Converting Audio

A lot of iPhones save the audio file as a “m4a” file.

A lot of Android phones save the audio file as a “3ga” file.

When you upload your audio file to SoundCloud, you may not need to convert your audio file to another format.

However, when you edit the file in Audacity, you will need to convert the file to a “wav” or “mp3” file. To do this, you can visit a popular audio conversion website: Zamzar (m4a to wav) or Zamzar (3ga to wav).

You can always Google for assistance, advice, or other questions. And, of course, you are free to ask me questions as well!

Editing Audio with Audacity

While you are free to edit your audio file in whatever audio-editing program that you want (e.g., Adobe Audition, Garage Band), most students use the free audio-editing program called Audacity. Audacity is installed on all of the student computer labs. It’s also free to download and use on your personal computer.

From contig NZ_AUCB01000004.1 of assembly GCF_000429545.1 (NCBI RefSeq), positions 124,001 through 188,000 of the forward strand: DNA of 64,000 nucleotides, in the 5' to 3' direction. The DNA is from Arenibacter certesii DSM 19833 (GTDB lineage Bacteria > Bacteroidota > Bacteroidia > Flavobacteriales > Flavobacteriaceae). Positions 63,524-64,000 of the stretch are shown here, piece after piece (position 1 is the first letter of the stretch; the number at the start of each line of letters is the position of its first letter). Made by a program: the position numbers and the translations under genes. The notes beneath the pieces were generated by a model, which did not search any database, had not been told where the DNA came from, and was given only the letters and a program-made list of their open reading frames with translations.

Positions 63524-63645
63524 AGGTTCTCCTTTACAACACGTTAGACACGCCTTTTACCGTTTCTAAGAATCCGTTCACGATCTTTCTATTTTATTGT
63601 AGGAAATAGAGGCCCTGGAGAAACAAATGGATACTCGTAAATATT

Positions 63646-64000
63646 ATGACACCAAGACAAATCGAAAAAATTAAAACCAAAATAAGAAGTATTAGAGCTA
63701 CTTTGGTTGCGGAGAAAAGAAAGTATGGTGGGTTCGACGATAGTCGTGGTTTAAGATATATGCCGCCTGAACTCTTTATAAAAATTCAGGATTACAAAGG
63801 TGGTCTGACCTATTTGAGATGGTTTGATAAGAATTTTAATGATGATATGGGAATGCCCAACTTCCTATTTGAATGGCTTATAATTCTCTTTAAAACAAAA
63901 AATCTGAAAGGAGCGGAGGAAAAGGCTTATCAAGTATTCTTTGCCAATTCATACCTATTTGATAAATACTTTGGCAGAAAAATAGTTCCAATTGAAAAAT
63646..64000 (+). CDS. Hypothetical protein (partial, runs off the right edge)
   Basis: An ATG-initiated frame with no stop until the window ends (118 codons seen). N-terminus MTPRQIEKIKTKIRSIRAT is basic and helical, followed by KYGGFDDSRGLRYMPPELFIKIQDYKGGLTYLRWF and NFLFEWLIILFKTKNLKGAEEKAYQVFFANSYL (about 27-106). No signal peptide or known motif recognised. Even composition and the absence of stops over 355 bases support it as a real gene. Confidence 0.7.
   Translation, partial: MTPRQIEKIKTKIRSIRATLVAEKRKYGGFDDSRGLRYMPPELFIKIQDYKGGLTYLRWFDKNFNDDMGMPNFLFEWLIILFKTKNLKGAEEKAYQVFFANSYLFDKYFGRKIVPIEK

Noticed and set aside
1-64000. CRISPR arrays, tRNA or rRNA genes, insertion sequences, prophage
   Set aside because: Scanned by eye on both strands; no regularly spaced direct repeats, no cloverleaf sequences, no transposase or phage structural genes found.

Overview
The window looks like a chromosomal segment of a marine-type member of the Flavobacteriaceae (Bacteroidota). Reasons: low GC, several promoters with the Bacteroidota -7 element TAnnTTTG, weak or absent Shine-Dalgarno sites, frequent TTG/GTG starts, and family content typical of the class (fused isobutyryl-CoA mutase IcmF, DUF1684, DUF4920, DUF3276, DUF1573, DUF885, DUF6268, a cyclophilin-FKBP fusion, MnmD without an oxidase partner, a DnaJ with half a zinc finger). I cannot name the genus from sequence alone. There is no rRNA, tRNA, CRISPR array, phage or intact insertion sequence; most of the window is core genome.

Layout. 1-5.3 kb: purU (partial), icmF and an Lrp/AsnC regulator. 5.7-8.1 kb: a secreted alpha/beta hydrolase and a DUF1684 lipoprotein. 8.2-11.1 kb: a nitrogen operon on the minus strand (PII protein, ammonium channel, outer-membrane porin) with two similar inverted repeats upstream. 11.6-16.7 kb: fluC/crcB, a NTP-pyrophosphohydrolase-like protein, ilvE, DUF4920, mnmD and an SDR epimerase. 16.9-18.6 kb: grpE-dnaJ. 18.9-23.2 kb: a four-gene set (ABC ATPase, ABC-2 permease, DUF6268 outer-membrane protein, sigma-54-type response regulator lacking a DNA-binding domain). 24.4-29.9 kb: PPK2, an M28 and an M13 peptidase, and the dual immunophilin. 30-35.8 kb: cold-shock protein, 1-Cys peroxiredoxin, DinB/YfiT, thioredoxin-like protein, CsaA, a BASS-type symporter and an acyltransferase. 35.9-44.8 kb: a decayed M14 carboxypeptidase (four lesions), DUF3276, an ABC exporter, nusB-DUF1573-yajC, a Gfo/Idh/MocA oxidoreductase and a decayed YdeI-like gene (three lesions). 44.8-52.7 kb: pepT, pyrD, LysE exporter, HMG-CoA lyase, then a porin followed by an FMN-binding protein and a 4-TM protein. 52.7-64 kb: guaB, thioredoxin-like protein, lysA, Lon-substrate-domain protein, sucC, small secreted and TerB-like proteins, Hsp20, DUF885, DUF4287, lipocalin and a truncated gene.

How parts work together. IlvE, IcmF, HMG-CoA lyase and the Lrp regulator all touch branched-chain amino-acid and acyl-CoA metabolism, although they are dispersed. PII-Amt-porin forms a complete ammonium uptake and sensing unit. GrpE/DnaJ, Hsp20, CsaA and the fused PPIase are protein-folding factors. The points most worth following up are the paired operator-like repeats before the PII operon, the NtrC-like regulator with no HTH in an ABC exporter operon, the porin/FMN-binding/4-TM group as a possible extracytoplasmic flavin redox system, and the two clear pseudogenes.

We will now jump over to Audacity and review the basic functions that you’ll need for this audio profile project.

Here’s a PowerPoint slide for reference as well: Audio-and-Audacity

Consider these audio editing suggestions.

  1. Decide how you want to organize your story before you begin editing; know what the beginning, middle, and end should be before you begin editing.
  2. The end should bring closure and finality to the interview topic. Don’t end with a statement that leads to more questions from the listener.
  3. Use the zoom feature extensively during your editing, it really helps get the cut to be as flawless as possible.
  4. There are two ways to edit audio: Build or destroy. To build while editing, take a blank audio track and then create an interview from the original. To destroy while editing, take the original interview and cut it down.
  5. While editing, write down the points in the track that you’re working on. That way when you go back and listen to it, you can listen for the cut/transition and move things around faster by referencing those breaks in your notes.
  6. Always save the original audio file separate from the file that you’re currently editing. Also consider saving “editions” of your audio file such that each audio editing session that you engage in is a unique file. That way, if you make a grievous error, then you can revert to the next most saved/updated/edited file.

Sharing Audio Stories with SoundCloud

In our unit on audio, you will use Soundcloud to share your audio files on your blog. Let’s register if you haven’t already.